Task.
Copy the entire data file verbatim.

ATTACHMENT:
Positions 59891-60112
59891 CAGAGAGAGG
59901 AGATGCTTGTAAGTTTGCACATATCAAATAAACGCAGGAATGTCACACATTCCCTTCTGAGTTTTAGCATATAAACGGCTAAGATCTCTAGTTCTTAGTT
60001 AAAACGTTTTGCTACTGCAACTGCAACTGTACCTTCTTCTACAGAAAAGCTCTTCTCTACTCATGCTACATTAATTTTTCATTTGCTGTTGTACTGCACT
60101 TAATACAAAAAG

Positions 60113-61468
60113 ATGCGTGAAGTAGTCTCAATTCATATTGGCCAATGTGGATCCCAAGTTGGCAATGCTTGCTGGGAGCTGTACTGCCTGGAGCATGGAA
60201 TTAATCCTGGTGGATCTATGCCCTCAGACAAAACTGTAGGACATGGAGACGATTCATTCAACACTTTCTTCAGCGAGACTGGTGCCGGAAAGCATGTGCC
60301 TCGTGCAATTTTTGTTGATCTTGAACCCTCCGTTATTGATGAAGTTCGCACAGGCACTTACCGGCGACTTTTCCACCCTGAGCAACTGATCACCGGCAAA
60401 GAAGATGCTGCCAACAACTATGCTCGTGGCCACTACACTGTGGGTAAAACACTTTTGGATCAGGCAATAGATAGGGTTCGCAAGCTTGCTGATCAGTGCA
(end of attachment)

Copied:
Positions 59891-60112
59891 CAGAGAGAGG
59901 AGATGCTTGTAAGTTTGCACATATCAAATAAACGCAGGAATGTCACACATTCCCTTCTGAGTTTTAGCATATAAACGGCTAAGATCTCTAGTTCTTAGTT
60001 AAAACGTTTTGCTACTGCAACTGCAACTGTACCTTCTTCTACAGAAAAGCTCTTCTCTACTCATGCTACATTAATTTTTCATTTGCTGTTGTACTGCACT
60101 TAATACAAAAAG

Positions 60113-61468
60113 ATGCGTGAAGTAGTCTCAATTCATATTGGCCAATGTGGATCCCAAGTTGGCAATGCTTGCTGGGAGCTGTACTGCCTGGAGCATGGAA
60201 TTAATCCTGGTGGATCTATGCCCTCAGACAAAACTGTAGGACATGGAGACGATTCATTCAACACTTTCTTCAGCGAGACTGGTGCCGGAAAGCATGTGCC
60301 TCGTGCAATTTTTGTTGATCTTGAACCCTCCGTTATTGATGAAGTTCGCACAGGCACTTACCGGCGACTTTTCCACCCTGAGCAACTGATCACCGGCAAA
60401 GAAGATGCTGCCAACAACTATGCTCGTGGCCACTACACTGTGGGTAAAACACTTTTGGATCAGGCAATAGATAGGGTTCGCAAGCTTGCTGATCAGTGCA